Published: Monday 10th August 2015
Teaching student Clare Canty is part of an ACU team that has helped increase both literacy and numeracy standards at a local Melbourne primary school.
ACU’s award-winning Atherton Gardens Homework Support Program promotes community capacity in the building by engaging children from refugee and other disadvantaged backgrounds, together with their families, in education.
To add value to this program, Clare has co-founded a weekly Fun Run Club which she coordinates at the housing estate in conjunction with the local primary school and also led the management of a Holiday Program in June at ACU, which accommodated children from refugee backgrounds and 30 ACU volunteers.
“The children I work with experience multiple levels of disadvantage, but they just have so much to give,” Clare said. “Mutual gain is so evident when working within this community and I have gained so much from my time with them, both personally and professionally, more than they will ever know.”
Clare is in her fourth year studying a Bachelor or Education (Primary) and also works as an assistant for the Institute for Advancing Community Engagement (IACE), which conducts the Melbourne program.
Clare’s supervisor, IACE Relations Coordinator Mary Campbell said there have been many mutual benefits and positive outcomes for more than 80 children and their families due to Clare's generosity of spirit in her work at the program.
“The school reports an increase in both literacy and numeracy standards. Through her caring and welcoming approach, children want to participate in her initiatives and the parents trust her,” Mary said.
“The volunteer tutors (pre service teachers from ACU) know that Clare will offer clear communication, quickly respond to any enquiry and they feel very supported through her briefing and debriefing processes.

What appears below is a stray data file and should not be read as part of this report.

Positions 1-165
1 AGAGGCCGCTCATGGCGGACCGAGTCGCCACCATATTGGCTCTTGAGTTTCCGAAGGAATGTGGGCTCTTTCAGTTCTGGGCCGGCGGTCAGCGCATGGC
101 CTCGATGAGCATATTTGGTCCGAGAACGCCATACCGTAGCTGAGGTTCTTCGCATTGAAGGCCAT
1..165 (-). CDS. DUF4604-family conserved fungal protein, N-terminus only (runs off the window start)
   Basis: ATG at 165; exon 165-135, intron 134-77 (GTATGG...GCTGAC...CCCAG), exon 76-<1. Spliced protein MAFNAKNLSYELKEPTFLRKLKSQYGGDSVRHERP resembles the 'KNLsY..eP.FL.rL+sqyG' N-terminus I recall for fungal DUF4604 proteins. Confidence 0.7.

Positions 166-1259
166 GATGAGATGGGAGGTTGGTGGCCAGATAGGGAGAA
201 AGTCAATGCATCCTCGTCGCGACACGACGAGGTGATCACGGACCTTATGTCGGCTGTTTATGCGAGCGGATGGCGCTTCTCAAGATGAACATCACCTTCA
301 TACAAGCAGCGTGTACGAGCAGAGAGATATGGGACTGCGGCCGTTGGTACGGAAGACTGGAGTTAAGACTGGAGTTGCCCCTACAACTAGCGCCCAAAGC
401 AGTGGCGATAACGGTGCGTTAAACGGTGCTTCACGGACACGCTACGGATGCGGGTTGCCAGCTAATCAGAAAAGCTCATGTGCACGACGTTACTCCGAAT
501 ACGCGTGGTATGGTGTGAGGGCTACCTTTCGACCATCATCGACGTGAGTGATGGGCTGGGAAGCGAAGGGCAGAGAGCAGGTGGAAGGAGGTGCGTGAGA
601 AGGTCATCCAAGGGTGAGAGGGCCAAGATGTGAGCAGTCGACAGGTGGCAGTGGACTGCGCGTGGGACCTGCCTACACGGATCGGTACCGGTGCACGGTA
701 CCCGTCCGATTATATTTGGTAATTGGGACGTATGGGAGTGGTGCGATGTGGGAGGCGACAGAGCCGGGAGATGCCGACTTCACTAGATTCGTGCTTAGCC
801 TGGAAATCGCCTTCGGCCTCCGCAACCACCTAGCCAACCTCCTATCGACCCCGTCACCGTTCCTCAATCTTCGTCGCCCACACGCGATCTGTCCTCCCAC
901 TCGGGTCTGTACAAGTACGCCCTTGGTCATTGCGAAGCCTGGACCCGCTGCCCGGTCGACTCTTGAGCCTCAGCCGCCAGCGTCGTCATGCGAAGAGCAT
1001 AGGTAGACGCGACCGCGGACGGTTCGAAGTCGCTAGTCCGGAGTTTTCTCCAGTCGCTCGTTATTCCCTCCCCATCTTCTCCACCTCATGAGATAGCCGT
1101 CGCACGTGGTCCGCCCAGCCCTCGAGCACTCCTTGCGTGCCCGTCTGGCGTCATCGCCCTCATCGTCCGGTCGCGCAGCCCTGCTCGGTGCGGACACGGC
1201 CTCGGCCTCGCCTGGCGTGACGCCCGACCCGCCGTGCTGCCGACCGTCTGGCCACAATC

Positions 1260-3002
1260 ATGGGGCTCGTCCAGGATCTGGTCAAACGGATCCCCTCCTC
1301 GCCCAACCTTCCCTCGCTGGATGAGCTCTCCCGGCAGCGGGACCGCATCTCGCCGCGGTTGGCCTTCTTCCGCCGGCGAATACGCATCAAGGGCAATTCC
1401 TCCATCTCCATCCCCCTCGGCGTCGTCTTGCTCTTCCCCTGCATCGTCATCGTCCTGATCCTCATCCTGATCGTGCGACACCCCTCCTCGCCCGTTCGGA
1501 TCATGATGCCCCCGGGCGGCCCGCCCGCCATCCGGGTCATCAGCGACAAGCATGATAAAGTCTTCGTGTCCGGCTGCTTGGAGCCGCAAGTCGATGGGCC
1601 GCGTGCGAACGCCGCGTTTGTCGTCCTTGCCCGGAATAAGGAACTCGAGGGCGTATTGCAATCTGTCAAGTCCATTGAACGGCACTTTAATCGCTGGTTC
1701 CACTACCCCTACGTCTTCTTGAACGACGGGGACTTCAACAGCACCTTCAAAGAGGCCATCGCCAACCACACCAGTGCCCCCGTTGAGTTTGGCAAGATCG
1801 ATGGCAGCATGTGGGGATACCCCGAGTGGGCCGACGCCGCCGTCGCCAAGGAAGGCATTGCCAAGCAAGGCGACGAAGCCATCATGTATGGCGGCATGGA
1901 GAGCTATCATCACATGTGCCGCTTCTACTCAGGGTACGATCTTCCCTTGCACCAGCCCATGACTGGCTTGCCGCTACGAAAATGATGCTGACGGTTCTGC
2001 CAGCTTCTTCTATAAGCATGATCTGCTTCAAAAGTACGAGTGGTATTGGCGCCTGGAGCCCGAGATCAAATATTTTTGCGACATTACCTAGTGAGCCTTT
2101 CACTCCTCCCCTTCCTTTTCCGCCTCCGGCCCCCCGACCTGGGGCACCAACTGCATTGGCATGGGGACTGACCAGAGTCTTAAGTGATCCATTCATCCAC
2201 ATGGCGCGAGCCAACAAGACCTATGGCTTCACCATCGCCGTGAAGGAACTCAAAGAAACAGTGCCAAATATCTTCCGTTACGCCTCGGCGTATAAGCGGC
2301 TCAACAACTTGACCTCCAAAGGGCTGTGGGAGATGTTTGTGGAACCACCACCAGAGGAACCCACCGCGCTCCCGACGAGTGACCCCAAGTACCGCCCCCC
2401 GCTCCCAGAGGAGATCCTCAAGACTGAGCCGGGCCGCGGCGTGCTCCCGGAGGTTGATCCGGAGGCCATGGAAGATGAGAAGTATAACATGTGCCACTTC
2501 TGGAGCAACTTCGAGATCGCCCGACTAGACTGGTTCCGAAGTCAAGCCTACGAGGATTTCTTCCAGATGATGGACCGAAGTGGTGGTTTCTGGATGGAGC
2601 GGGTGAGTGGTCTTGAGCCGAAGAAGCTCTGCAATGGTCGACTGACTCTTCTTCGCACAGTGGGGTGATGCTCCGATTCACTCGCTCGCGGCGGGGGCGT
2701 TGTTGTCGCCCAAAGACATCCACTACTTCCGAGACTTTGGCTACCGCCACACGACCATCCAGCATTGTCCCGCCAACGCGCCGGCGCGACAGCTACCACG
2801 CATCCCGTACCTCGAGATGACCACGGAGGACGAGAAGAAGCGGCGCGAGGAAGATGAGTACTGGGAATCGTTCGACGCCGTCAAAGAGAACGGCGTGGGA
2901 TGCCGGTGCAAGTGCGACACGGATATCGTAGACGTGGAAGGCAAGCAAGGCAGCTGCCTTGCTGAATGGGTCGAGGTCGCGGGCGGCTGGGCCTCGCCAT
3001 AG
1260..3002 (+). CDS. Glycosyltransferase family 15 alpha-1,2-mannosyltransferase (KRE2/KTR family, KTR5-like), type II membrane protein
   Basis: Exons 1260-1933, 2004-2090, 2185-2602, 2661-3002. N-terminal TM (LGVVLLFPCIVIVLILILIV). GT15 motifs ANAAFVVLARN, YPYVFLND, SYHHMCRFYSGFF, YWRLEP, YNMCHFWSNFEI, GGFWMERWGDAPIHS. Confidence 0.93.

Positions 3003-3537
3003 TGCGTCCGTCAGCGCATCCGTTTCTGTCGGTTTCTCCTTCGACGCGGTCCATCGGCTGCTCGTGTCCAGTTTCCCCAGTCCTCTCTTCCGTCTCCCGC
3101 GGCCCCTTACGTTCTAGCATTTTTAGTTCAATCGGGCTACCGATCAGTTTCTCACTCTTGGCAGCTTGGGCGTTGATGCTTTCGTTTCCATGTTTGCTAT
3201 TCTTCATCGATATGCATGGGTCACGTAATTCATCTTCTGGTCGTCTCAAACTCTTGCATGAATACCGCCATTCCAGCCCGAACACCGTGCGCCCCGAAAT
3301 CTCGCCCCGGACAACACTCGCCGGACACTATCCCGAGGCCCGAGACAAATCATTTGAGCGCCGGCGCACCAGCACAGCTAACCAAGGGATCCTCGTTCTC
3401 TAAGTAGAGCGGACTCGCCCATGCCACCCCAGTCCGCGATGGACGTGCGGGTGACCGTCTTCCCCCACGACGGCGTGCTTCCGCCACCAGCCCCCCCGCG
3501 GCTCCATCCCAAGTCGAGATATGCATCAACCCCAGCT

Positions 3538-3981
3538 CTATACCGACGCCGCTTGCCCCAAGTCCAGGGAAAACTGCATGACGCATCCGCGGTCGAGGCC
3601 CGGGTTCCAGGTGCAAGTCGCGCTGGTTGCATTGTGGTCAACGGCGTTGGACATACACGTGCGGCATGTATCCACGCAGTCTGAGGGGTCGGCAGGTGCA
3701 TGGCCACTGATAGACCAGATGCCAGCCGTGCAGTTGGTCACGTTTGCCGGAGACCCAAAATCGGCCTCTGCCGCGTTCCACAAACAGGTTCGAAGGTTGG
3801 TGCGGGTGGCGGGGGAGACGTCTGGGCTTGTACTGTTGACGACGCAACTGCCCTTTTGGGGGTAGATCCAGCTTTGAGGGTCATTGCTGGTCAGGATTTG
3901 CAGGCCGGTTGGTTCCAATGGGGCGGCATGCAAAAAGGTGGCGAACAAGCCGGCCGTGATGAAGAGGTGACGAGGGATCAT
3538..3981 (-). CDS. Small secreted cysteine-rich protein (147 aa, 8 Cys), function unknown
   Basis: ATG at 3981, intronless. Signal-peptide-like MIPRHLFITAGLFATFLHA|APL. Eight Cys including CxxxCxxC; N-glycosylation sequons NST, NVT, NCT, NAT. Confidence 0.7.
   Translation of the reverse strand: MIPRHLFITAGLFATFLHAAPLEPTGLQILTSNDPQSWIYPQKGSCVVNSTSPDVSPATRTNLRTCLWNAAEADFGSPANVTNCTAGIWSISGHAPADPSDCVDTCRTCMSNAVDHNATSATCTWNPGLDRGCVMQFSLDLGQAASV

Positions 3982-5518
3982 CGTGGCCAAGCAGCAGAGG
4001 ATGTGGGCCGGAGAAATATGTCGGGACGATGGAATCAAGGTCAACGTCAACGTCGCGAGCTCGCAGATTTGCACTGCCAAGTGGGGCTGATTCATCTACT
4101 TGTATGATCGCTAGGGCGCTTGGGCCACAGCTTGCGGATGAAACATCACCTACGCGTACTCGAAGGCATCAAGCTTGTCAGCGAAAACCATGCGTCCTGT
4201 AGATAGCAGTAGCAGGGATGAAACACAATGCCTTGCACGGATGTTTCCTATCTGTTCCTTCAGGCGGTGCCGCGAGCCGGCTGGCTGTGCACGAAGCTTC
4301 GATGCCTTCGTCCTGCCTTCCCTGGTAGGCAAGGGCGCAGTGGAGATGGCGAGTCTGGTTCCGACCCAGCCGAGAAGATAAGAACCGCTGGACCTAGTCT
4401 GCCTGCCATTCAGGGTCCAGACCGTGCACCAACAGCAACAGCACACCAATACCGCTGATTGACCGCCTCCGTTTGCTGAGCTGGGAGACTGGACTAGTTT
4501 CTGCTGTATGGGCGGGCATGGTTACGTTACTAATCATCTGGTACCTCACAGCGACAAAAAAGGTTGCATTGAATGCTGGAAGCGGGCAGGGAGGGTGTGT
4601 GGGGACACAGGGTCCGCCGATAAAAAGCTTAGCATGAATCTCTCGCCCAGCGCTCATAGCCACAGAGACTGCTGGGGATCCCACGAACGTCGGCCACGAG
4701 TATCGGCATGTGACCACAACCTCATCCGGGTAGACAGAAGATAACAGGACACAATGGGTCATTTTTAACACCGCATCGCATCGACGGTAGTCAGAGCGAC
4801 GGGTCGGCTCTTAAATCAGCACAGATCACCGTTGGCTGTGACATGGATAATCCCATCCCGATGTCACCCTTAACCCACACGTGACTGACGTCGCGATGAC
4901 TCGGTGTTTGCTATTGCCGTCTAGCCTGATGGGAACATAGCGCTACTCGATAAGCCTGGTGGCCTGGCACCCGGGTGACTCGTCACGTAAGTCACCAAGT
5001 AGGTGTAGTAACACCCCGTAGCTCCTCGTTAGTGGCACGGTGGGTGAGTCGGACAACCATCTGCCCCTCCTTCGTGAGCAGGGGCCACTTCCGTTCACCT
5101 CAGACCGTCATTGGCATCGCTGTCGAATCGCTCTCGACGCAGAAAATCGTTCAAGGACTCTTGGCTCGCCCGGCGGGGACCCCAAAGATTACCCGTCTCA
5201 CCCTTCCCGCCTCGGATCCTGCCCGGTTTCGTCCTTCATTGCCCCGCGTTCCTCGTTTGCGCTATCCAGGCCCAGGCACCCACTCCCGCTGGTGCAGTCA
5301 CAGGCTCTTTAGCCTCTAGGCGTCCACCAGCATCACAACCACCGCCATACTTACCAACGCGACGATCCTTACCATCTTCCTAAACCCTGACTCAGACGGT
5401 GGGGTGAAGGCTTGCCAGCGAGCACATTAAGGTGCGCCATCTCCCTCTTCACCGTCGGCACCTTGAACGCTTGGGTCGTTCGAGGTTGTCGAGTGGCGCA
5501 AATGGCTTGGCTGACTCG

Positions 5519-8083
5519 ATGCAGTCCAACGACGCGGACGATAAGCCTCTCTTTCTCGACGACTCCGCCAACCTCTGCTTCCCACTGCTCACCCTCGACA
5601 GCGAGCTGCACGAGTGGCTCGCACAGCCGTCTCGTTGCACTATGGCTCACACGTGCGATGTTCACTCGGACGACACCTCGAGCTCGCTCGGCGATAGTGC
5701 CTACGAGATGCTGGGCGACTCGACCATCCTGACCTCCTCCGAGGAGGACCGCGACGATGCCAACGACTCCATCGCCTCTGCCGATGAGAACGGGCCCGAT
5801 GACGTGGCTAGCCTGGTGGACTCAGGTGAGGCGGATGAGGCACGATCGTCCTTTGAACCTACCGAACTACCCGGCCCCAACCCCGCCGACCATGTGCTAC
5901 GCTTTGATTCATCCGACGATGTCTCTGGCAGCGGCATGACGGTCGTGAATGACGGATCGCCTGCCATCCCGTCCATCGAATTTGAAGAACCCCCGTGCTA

“Clare researches to actively pursue meaningful learning activities that will engage each individual child and attends to their specific learning style. The needs and wellbeing of the children are at the centre of all she does.”
Clare demonstrates a creative approach to strengthening the program by initiating book fairs and seeking donations of relevant teaching and learning materials for the children.
She has also initiated awards at the end of each session in recognition of both the children and their tutors.
“Community engagement helps students realise the power in partnership: Working together, sharing skills, knowledge and resources to achieve a common goal,” Clare said.
“It offers students an opportunity to learn more about themselves and the community. The fulfilling community experience can be drawn upon and used effectively in any work place during future endeavours.”
Page last updated: 2017-06-27
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